How to achieve loyalty scheme success

Loyalty scheme

A well-run loyalty scheme can boost brand revenue by more than 10 percent, and loyal customers visit and spend an average of 20 percent more than others. If appropriately nurtured, loyal fans may also become brand ambassadors, taking to social media to promote the brand and corralling their connections to try new products and services. According to Deloitte, customers acquired through recommendations have a retention rate 37 percent higher than average. 

Data from Accenture shows that upwards of 90 percent of businesses operate some sort of loyalty scheme and that the average US household is a member of 29 loyalty programs. The market is packed with uninventive, cookie-cutter loyalty efforts, but brands that apply creativity can break free of the crowd and make a real connection with customers – here’s how. 

What do customers want from a loyalty scheme? 

As the name suggests, a loyalty scheme needs to reward customers. But it should go beyond just rewarding shopping; schemes that reward customers for recommending friends, leaving positive reviews or tagging the business on social media should also be considered. After all, the most successful programs develop an emotional and personal relationship with shoppers, and truly loyal customers will go out of their way to buy from their trusted retailer, even if prices are slightly higher or delivery times are a little longer.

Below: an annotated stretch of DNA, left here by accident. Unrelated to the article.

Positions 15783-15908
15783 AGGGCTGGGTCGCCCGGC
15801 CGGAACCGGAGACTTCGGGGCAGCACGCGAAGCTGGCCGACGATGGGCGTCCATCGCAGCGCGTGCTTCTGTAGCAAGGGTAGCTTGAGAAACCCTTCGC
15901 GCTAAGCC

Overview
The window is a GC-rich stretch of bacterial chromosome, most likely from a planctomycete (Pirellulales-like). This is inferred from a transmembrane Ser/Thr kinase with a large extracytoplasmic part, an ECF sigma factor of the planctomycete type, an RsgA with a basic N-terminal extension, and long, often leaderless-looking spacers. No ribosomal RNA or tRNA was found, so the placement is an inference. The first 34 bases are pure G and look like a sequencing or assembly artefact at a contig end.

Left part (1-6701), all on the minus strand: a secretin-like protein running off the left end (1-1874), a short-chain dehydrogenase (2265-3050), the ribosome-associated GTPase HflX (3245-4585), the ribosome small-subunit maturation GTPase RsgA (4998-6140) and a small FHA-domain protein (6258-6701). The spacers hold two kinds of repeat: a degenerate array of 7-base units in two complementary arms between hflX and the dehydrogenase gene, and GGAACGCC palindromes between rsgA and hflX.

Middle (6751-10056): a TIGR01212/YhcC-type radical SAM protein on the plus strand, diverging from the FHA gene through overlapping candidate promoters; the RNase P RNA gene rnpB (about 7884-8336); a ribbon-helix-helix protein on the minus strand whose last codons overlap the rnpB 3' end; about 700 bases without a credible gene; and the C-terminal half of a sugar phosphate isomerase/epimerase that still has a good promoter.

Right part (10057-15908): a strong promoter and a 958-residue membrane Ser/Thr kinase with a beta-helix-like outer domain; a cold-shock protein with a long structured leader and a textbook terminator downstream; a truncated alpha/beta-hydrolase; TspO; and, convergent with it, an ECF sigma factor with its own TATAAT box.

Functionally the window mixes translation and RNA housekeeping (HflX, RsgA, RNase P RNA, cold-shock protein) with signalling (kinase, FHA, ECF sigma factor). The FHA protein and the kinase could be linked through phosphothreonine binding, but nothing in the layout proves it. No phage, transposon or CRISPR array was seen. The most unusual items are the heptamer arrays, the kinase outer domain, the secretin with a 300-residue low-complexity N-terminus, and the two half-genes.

For customers to commit to a loyalty scheme, they need to feel like they are getting a good deal, a member of an exclusive club, and part of a community that aligns with their values. Customers want to feel that the brand appreciates their repeat business and that they’re not just throwing money into the void. 

Offering customers a good deal is a matter of identifying thoughtful discounts, loss leaders or gifts that the business can afford to give away without undermining the bottom line. On the other hand, exclusivity involves making rewards slightly harder to obtain to create a sense of deeper involvement. 

One effective way to balance rewards with exclusivity is to introduce membership levels with better perks at every tier. Understanding the right benefits to offer requires in-depth research and analysis of behavioural data, but organisations that successfully set up a multi-tiered membership scheme find that it has a powerful motivating effect on shoppers. 

Creating a community based on shared values is another opportunity for brands to differentiate themselves. Quality and price can only go so far, and modern customers are also keen to positively impact the world and gather with like-minded people. Integrating social elements and highlighting the brand’s genuine commitment to the causes shoppers care about are effective ways to differentiate a loyalty scheme. 

Lessons in loyalty logistics 

There’s room in just about every business for a loyalty program, but brands occasionally struggle to get started. Many businesses have a hard time identifying the types of customers to focus their efforts on. Repeat buyers who choose a brand based on convenience aren’t the same as loyal fans, so over-investing in the former group won’t yield long-term results.